Will we learn from our lessons and slowly free up the economy and regulations, like the Chinese are doing?

Will we learn our lesson, allow failed business models to fail, and let the free market take care of itself, as it is intended to?

THose are your options. It could be any of of them.

Most of them will not be bloodless.

That totally sucks.

But remember, the decline of Rome took over 400 years. We likely have several more generations before the truth is unmasked and we can no longer uphold the scam.

Anonymous said...

I agree that the OVERALL stock market index looks toppy. But as my neighbor who runs a hedge fund says, there is always something to do. And in this environment, why not buy a few shares each month in a company which does the investing for you - where (1) management owns a lot of the stock (2) the company will only invest in new projects when it sees bargain prices (3) the assets of the company will do well if inflation gets worse and (4) the company has an excellent track record. Brookfield Asset Management is one example.

Anonymous said...

The House always wins gentlemen. Unless you have insider secrets you're truly disadvantaged in the stock market game.

HSNormal said...

Well-written post. For those that want to delve further into skyrocketing asset valuations, or haven't had their daily dose of gloom and doom, Zero Hedge is a good site.

Short summary of what to do: Acquire 'productive assets', whatever those are by your definition. For me, this has been some carefully selected rental properties in high-rent neighborhoods.

Anonymous said...

A more in depth discussion:

Anonymous said...

Stock market overvalued? Not at all. What we currently see is a flight to so called "quality" and the quality left out there are stocks. Bonds have lost their attractiveness due to an indebted government so all that is left to invest is stocks. The stock market will go much higher from here. No crash to be expected in the short run.

Anonymous said...

Please, more hard hitting economic articles like this. You have a way of explaining complex economic concepts in a way that makes sense. Economically speaking, there has never been a time when corruption was this ubiquitous in the world economy; basically the operating norm. Things are starting to unravel, and it will speed up. There is so much at stake right now, arguably more than the lead-up to WW2.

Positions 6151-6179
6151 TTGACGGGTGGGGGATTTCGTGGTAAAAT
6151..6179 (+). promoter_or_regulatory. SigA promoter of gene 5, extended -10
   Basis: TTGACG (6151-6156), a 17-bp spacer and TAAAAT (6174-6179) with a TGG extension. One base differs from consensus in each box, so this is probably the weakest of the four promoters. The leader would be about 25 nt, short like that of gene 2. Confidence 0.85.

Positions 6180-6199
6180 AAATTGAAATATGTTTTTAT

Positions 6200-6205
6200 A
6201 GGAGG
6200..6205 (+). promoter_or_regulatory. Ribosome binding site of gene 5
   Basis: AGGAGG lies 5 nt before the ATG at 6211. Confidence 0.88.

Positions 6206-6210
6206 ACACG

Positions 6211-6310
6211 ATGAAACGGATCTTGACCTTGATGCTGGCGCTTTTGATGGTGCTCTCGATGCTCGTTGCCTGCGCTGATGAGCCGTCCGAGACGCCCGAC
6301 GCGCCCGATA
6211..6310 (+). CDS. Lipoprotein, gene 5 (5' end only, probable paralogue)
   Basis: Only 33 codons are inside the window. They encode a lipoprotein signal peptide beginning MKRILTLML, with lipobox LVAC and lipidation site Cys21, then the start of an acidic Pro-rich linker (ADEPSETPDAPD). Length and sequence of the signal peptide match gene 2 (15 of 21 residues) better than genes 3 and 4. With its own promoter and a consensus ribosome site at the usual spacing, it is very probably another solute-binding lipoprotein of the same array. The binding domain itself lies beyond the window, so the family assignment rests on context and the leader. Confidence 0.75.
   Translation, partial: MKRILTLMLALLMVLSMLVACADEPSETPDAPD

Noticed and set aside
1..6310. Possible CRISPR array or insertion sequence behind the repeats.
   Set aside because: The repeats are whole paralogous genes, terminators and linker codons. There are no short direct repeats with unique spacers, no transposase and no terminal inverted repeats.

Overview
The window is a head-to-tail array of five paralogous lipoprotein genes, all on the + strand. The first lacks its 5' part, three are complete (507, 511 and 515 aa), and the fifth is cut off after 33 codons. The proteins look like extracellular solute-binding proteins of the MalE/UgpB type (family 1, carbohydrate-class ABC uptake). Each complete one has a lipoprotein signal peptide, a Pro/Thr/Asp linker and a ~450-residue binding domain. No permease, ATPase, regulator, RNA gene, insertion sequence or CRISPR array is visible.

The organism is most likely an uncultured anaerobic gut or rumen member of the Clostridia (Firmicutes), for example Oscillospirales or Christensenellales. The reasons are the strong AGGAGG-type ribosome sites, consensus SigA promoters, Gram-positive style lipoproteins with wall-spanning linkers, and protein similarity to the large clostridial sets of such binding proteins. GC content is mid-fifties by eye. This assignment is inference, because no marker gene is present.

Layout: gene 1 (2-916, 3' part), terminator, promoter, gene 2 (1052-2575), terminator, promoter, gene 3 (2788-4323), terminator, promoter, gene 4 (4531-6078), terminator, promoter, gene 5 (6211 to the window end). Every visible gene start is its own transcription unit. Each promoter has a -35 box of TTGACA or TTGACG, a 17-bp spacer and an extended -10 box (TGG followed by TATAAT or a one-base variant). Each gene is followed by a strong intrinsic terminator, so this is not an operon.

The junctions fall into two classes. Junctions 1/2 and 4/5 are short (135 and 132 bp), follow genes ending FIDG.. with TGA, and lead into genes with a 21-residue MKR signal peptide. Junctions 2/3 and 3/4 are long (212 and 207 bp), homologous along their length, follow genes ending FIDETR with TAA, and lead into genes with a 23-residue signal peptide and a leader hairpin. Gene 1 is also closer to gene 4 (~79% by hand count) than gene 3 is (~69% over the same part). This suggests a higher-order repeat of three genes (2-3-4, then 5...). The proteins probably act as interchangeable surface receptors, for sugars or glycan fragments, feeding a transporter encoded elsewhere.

Anonymous said...

Hi Captain, this is Mr. Asswipe speaking,

So ask yourself would you like to pay:

"$5.50 for a gallon of gas?"
I walk, I refuse to pay for gas.

"$700 for the new XBox One?"
I don't have an XBox, I refuse to waste money on video game consoles.

"$10 for a Big Mac?"
If it comes with a large fries serving and a large coke. And only once in a while would I indulge myself.

"$325,000 for a law school?"
I study programming and math by myself with books. I will not pay for bogus programs. College is a scam.
But I will pay for trade school. I want to become a machinist.

Your dream is having a mustang GT, My dream is owning my own machine shop and working hard all day long making complex metal parts.

So instead of stocks, I will invest in precious metals and trade skills. Got it, thanks for the advice.

-- Asswipe out.

Anonymous said...


Everybody is putting all their eggs in one basket: Money.

Everybody thinks of wealth in terms of money. Everybody, when they invest in stocks, funds, precious metals etc. they all want an eventual return on their investment in terms of more money.

If you are invested in stocks, bonds, mutual funds, precious metals and even a business, you are not diversified because the game plan is money and more of it.